If you’re an equities or fixed income trader at a global bank in Hong Kong or Singapore, you’ll probably want to forget Q4 2018. Not so fast. The fourth quarter, which was generally dire for trading revenues, continues to cast a shadow over the current job market. Bonuses are down for traders, hiring is subdued, and the threat of redundancies still looms, say recruiters.
Credit Suisse provides an extreme example of the Q4 decline. APAC fixed-income sales and trading revenues at the bank decreased 91% year on year, while equities revenues fell 28%. The Swiss bank was not the only firm to suffer as Asian markets tanked. At HSBC, which generates most of its profits from Asia, markets revenues fell 7% in 2018, with much of the decline happening in an “extraordinarily weak” fourth quarter, CEO John Flint told analysts last month, adding that Hong Kong had endured “particularly weak” equities markets. Another Asia-focused bank, DBS, reported “unfavourable market conditions” in Q4, as profits in its Treasury Markets unit slumped 68% for 2018. In OCBC’s Global Treasury division, profits fell 23% in Q4 versus Q3.
Suffice it to say, most traders at these firms are now taking home smaller bonuses than they did the previous year, say recruiters. But this is a sector-wide phenomenon – most banks in Singapore and Hong Kong are shrinking their bonus pools in both fixed income and equities. “Bonuses are down significantly – drops of 30% are not uncommon,” says Hong Kong trader-turned headhunter Matt Hoyle. “Fixed income employees have been much harder hit. Credit markets got absolutely hammered in Asia late last year, much more so than in the US. Asian trading revenues within FICC will be horrendous across the board,” he adds.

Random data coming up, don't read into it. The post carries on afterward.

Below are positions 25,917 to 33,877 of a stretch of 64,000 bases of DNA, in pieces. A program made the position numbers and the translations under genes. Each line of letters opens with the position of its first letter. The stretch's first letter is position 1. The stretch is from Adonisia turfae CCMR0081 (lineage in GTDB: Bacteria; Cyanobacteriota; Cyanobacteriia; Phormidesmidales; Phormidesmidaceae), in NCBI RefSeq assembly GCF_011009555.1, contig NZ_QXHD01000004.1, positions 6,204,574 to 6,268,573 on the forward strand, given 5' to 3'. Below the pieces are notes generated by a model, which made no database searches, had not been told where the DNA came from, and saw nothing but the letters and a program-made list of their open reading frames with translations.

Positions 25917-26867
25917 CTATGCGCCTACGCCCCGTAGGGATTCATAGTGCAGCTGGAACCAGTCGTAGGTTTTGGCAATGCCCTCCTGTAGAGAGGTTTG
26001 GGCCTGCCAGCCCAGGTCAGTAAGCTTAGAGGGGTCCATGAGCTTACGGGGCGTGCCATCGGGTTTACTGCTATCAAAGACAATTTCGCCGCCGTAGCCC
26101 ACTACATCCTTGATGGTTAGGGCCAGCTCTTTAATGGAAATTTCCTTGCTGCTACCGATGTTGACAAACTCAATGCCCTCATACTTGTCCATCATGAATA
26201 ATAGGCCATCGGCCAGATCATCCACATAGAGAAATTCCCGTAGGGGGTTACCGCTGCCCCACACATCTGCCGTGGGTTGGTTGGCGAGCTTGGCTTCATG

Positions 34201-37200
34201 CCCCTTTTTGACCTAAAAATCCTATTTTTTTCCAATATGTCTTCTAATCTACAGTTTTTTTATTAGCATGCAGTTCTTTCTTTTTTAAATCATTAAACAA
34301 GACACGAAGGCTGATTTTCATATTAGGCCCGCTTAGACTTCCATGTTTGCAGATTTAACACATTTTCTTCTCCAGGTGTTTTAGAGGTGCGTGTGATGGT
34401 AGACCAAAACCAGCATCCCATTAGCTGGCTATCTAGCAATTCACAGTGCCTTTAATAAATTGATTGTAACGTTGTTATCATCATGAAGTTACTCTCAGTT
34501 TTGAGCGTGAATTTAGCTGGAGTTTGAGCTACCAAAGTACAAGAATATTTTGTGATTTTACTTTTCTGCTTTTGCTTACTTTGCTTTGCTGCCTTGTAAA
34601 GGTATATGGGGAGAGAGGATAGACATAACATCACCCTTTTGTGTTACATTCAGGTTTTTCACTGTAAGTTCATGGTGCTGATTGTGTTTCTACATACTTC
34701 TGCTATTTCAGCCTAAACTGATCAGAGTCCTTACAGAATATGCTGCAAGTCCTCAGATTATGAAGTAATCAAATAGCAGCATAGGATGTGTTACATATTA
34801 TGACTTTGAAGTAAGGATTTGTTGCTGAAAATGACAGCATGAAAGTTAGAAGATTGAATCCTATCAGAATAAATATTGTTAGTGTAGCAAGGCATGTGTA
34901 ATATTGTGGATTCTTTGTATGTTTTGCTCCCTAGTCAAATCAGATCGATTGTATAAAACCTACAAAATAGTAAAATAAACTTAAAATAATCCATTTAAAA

But if you’re thinking of moving to another bank after receiving a poor bonus for 2018, you might want to think again – markets hiring remains muted in Hong Kong and Singapore, say recruiters. While poor market conditions in fixed income late last year have already led to a few Hong Kong traders leaving banks such as Deutsche, HSBC, Standard Chartered and ANZ, they are typically going to the buy-side, says Ed Goh, team lead for sales and trading at recruiters Selby Jennings. And banks are no longer always replacing traders who move on, he adds.
Equities traders, meanwhile, remain wary of layoffs on the back of volatile markets. APAC equities products “suffered from particularly poor results” in Q4, according to a new report from data firm Coalition. Similarly, Schroders' Q4 Markets Review highlights extended losses in Asia (ex-Japan) equities, driven by concerns about the US-China trade conflict and the slowdown in Chinese economic growth. The Shanghai Composite Index ended last year 25% below where it started, making it the worst-performing major stock market in the world.
Equities traders have reason to be anxious. Banks in Asia have shown themselves all too willing to swing the axe over the past three years. Deutsche Bank made redundancies in its Asian equities team last year, while Credit Suisse culled dozens from its regional equities operations in 2017. Barclays, along with several other banks, trimmed Asian equities jobs in 2016. “Trading desks are still shrinking in Asia, and ever-increasing automation also continues to lurk in the background,” says ex-trader Hoyle.
If you’re looking to exit a trading job in Asia, you should “either join a very established franchise – such as Citi or JP Morgan – or focus your efforts on the buyside”, says Hoyle. “Many hedge funds and money managers also had a lousy Q4, so the timing isn’t great now. However, I still see buy-side demand for talented traders going forward,” he adds.
Goh from Selby Jennings says the jobs outlook within derivatives is “slightly more upbeat”. “American banks generally did well last year and have recently set up warrants and ETF market-making desks,” he says.
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